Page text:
It is worth mentioning that the last 8.5 km are practically only bikes, because car traffic is closed. In my opinion, this is one of the mountains that you should have in your portfolio.
Maybe Lysa Hora is heavy, but then it's also hard. Maybe not so long, but more. Sometimes we drive asphalt and sometimes gravel. Without any greater understanding of why, e.g. in the middle of a forest, the surface changes dramatically. I would suggest going up the first hill on Łysa differently - instead of a super steep climb on stones (here I had about 10 meters of pushing due to lack of technique), go to the lagoon and dam and attack Biely Kríž from the east. From the terrain we have covered driving this way from Tarnow on vacation.
It seems we are also breaking the law for a while, although we are not sure because we accidentally enter Slovakia (on the pee), which in the current situation was forbidden ... but maybe only for the Czechs, I don't know. To make it funnier, we then go to the famous tripoint of borders, which, according to our imagination, can only be overcome clockwise: you can go from Poland to Slovakia, but from the Czech Republic to Slovakia, you can't ;-) The tripoint is cool because your legs hurt a lot.
They are still classic, Polish Beskids.
We sleep in a place where we did not expect to find accommodation - in Pizzeria at Kruk. We only stopped there for a pizza, but it turned out that you can also spend the night there. As for the pluses: it's cheap, because PLN 80 for two people. However, I do not recommend it for people who like to have lockable toilet door (right next to the bed), have towels, soap, toilet paper that you do not need to steal from other rooms and such luxuries. I wouldn't recommend myself either. Since I don't go to the hairdresser, drying my hair without a towel is quite difficult. and washing without soap after a day of riding it is also quite difficult. Fortunately, we are so sleepy that even half-night baptisms do not bother us.
Especially that the morning is very good, because we go along the terrain to the top of Salmopol via Czarna Wisełka and Przysłop. It is very nice, I have never been to the Beskids, apart from asphalts, and maybe I will have to verify my slightly negative opinion about the area (mainly related to car traffic and drivers).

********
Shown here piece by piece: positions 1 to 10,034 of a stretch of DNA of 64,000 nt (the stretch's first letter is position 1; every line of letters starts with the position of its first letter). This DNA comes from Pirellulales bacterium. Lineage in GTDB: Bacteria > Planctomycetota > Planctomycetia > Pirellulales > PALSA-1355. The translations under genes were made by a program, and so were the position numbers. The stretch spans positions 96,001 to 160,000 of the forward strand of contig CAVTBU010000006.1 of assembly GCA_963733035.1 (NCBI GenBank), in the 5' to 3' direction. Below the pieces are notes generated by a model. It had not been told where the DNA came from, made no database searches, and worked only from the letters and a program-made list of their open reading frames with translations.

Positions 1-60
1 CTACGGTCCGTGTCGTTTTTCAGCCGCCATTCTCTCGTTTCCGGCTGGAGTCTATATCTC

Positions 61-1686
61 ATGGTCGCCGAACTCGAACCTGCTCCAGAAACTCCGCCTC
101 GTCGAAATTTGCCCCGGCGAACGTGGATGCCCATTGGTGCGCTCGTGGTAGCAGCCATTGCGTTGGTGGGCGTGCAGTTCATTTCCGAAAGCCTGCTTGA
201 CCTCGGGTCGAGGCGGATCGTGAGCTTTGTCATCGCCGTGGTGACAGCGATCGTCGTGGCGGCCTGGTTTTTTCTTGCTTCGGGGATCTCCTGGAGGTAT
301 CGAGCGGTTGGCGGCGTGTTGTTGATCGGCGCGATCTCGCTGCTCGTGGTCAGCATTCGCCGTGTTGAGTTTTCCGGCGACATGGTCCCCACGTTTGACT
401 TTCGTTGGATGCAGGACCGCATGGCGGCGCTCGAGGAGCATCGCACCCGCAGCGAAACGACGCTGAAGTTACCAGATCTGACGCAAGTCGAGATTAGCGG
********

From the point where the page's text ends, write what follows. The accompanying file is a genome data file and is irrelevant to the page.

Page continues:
Next is the famous exit from Salmopol, even more famous overtaking a police car on double continuous - PLN 200, a bit of the Vistula Cycling Route and the city. Endless city. Don't get me wrong, it's not boring at all, because those who are willing and ambitious will see many gems. Well, how else to call, for example, the apartment block we see in Tychy (OSIEDLE U - Urszula)?
But the whole topic of agglomeration is a matter for a completely separate entry. I will just add that it is not worth going all the way to Zawiercie - at least not the roads we are taking. Even great burgers at Pizza from Fire I don't think they're worth it ... although I'm not sure.
Such a quick trip to the Czech Republic always allows you to think about certain things. I thought about and know what I have said before, but forgot. Well:
If someone asks me if I prefer to go on a weekend bikepacking in the Czech Republic (or anywhere else), or jump on the most beautiful 50-kilometer loop in the world in the Dolomites: Sella Ronde, I answer: rather bikepacking
And the reason is simple. Riding a bike may be boring, but the adventures that are possible thanks to it - not necessarily.